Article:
Mayor Bloomberg’ congestion pricing plan, tabled indefinitely in Albany, might have been been good for the environment, but it definitely would have been great for the City’s treasury: on top of the $354 million in Federal funds the mayor anticipated if the plan passed, there were all those eight-dollar commuter fees — not to mention the fines, penalties, and interest the City could expect to charge non-compliant, delinquent, and confused motorists.
But that’s over for the moment, so the Mayor is looking at other revenue streams, perhaps in other than obvious ways.
On Friday he told a caller to his WOR-AM radio show that he’s still interested in putting a four-dollar toll on bridge traffic entering Manhattan, reports the New York Daily News. The State’s Traffic Congestion Mitigation Commission predicted an $859 million payday from such tolls. While the Mayor clearly wants to resurrect congestion pricing, he may be signaling that he’s willing to take half a loaf, at least for now.
That may not be all he’s looking for. The New York Sun reports that Bloomberg sent a letter this weekend to U.S. Transportation Secretary Mary Peters and Port Authority executive director Christopher Ward, asking for their assistance in developing a “pilot program” to auction off landing slots at LaGuardia, Kennedy, and Newark airports:
“While there is legitimate disagreement on the details of the proposal, given its promise, the City would like to work with the federal government and the Port Authority to develop a limited pilot program, similar to what the Bush Administration has recently proposed at Newark, to determine whether it would be successful in encouraging airlines to utilize larger aircraft in peak-hour slots,” Mr. Bloomberg wrote.
The Bush Administration has indeed been trying to auction slots at Newark, but has been relentlessly opposed by the Port Authority, which last week threatened to ban airlines that used such slots. Each side claims it has control over the slots, and legal action has been expected. Through a trade group, the big airlines have sided with the PA.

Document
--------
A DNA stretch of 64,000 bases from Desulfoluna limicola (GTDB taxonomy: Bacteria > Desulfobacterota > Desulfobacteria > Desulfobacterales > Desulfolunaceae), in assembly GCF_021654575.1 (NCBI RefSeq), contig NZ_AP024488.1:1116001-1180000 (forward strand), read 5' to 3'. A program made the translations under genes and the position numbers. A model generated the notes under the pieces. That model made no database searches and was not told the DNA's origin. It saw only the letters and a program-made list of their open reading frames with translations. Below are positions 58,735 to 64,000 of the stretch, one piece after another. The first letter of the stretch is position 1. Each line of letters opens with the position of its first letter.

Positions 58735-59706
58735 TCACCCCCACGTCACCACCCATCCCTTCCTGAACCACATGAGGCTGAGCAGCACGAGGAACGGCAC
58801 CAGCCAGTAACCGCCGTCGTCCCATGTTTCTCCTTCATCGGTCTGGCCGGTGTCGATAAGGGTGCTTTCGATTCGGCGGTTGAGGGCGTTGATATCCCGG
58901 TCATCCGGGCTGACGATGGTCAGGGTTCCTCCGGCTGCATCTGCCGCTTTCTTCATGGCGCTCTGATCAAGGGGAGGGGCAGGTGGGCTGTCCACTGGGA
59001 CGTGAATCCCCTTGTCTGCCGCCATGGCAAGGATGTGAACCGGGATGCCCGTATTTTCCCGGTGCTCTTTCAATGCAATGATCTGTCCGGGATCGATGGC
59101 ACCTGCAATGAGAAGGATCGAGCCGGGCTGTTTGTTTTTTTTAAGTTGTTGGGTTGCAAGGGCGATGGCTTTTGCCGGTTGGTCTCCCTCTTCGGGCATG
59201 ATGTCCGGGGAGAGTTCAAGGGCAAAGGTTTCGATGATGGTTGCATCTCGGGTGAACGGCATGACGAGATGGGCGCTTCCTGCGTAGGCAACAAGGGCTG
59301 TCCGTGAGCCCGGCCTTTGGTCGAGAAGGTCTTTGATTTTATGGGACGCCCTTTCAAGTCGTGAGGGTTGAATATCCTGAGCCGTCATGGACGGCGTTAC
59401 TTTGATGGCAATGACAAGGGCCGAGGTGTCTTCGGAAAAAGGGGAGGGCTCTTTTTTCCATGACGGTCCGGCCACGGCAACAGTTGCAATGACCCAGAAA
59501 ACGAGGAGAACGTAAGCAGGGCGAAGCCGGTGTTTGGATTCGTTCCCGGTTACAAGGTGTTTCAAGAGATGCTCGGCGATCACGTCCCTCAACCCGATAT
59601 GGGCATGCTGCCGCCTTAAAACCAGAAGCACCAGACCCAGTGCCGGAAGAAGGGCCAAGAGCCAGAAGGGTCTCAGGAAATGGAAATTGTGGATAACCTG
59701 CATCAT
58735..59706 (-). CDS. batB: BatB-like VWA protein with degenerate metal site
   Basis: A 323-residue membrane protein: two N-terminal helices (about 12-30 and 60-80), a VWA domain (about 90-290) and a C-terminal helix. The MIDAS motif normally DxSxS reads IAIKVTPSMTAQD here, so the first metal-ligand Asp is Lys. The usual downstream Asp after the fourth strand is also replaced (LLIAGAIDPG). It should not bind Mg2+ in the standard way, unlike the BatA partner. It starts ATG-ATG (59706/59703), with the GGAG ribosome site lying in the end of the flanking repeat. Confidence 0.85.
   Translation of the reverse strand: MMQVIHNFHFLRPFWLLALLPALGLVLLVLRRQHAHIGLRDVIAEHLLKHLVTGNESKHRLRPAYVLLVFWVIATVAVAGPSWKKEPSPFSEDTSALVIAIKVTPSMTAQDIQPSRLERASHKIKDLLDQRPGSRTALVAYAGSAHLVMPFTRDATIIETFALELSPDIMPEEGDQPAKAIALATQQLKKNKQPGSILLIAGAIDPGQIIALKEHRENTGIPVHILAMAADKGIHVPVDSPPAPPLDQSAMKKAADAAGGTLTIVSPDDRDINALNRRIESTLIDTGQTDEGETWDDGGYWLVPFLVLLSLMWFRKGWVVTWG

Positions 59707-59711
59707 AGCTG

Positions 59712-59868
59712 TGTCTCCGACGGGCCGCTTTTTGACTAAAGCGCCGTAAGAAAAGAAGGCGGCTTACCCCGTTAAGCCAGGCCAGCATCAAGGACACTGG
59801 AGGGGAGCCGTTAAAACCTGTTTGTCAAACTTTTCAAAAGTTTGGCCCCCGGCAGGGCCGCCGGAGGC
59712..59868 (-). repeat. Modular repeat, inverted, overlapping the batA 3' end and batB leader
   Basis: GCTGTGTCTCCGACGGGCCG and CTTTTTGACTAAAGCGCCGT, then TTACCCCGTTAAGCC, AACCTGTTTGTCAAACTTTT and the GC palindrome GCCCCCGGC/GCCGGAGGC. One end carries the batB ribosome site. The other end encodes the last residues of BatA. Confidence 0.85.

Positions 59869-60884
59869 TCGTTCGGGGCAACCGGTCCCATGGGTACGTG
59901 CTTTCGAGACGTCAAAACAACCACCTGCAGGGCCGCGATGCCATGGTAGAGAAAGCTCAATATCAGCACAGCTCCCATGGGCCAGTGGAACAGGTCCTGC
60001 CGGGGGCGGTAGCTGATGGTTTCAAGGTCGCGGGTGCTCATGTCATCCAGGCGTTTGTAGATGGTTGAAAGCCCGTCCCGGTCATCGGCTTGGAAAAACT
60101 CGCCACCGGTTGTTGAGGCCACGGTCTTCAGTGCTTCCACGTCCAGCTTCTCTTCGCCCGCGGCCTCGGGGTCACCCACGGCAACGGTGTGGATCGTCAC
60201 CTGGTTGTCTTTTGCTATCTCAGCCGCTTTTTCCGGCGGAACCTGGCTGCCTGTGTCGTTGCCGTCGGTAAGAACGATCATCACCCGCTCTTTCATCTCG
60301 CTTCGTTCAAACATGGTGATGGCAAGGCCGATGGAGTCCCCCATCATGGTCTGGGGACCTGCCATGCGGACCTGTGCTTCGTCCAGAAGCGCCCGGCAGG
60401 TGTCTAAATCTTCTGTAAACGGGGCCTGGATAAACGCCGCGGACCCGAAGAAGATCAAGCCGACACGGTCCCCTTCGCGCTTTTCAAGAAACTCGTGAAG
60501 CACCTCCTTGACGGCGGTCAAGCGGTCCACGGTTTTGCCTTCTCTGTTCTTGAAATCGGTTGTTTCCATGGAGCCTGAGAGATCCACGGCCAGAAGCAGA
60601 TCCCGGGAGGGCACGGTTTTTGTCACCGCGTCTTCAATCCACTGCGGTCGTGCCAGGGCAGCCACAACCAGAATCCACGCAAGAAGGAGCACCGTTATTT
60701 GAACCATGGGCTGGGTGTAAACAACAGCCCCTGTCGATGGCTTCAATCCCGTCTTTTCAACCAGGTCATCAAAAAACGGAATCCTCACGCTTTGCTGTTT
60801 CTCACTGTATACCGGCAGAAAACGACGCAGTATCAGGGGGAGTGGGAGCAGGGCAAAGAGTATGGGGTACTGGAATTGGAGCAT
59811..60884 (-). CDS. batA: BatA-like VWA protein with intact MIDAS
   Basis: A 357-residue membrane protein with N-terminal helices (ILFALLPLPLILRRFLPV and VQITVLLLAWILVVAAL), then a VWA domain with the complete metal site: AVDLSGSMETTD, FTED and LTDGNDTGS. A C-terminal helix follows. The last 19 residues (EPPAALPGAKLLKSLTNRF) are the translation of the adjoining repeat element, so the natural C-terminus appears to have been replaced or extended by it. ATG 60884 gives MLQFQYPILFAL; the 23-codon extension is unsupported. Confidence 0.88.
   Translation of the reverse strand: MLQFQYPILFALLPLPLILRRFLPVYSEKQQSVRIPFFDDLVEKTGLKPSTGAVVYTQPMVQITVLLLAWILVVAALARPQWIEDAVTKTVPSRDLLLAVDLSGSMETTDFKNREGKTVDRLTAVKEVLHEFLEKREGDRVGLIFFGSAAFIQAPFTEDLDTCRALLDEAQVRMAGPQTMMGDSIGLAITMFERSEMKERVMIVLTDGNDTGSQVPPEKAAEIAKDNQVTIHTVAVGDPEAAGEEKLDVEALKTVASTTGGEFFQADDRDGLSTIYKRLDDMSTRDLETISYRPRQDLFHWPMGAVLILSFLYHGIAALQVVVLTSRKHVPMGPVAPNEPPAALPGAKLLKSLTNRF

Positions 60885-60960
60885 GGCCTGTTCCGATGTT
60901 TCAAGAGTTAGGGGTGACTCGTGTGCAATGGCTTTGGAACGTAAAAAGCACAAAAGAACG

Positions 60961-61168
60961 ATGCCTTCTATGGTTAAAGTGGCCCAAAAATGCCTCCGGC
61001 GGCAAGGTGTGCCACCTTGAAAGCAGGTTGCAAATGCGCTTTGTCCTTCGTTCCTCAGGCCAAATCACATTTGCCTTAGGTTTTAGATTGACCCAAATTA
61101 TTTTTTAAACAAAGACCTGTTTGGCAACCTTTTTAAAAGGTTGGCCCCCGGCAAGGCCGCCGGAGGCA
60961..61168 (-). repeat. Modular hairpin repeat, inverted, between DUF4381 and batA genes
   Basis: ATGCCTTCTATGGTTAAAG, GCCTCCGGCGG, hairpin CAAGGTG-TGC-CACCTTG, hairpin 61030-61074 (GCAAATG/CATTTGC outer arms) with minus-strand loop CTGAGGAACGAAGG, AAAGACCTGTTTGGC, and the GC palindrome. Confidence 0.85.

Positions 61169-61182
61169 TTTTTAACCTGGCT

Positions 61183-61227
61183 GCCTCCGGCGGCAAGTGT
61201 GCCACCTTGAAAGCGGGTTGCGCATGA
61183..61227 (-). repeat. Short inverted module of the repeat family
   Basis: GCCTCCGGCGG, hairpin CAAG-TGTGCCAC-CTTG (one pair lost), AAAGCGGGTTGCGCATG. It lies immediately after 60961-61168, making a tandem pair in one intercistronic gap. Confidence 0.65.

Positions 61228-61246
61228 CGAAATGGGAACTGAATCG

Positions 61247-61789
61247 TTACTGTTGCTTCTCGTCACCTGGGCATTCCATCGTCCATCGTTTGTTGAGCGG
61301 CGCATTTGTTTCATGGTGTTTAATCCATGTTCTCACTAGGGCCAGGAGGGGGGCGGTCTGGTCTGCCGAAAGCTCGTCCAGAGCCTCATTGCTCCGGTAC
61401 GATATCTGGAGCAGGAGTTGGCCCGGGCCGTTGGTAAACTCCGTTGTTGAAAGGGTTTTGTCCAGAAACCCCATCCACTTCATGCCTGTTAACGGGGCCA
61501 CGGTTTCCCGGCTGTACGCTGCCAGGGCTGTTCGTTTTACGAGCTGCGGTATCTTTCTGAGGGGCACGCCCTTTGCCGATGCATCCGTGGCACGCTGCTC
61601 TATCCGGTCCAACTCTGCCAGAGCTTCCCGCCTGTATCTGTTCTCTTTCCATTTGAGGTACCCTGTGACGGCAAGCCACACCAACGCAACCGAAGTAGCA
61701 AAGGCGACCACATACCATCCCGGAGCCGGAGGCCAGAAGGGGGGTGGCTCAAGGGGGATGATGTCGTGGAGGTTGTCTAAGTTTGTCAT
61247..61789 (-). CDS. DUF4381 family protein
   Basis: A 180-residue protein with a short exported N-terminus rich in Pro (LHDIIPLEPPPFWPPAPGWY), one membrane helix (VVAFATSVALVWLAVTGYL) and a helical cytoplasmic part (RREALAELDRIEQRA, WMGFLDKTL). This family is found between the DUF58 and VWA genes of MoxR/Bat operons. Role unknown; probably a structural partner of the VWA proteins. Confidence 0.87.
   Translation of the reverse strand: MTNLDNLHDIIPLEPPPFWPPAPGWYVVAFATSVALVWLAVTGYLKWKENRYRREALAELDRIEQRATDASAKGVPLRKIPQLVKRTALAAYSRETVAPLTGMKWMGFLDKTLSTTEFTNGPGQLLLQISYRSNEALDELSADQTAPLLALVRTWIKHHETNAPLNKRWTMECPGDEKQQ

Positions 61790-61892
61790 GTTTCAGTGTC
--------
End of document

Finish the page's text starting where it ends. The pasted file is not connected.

The Feds insist that the auctions would fulfill the mission begun with the Federal Aviation Commission’s cap on the number of flights per hour that JFK and Newark were allowed to handle. It was expected that the cap would force these major flight hubs to better space their arrivals and departures, relieving congestion in New York and throughout the country. (Perhaps expectedly, since the cap was imposed U.S. airport delays have become notorious.)
Bloomberg opposed the caps when they were first proposed, and opposes them still. So his support for Phase 2 of the so-far-unsuccessful Bush plan is puzzling, unless we consider political ramifications. Secretary Peters has interceded on Bloomberg’s behalf in Albany before, on the congestion pricing plan. So they’re hardly strangers. Bloomberg’s “pilot” is pitched as a compromise between the PA and the DOT. Might not Bloomberg, as an honest broker, expect something for the City as part of the deal? The Bush Administration is weak, but it can still disburse Federal funds, such as those proposed by Travers for a “discretionary Metropolitan Innovation Fund that will award funds to cities that effectively combine peak period highway pricing, expanded transit options and technology into a single mobility strategy.” With both the City and the State hurting financially, it might not be a bad thing to reaffirm relations with folks who still have money to give away.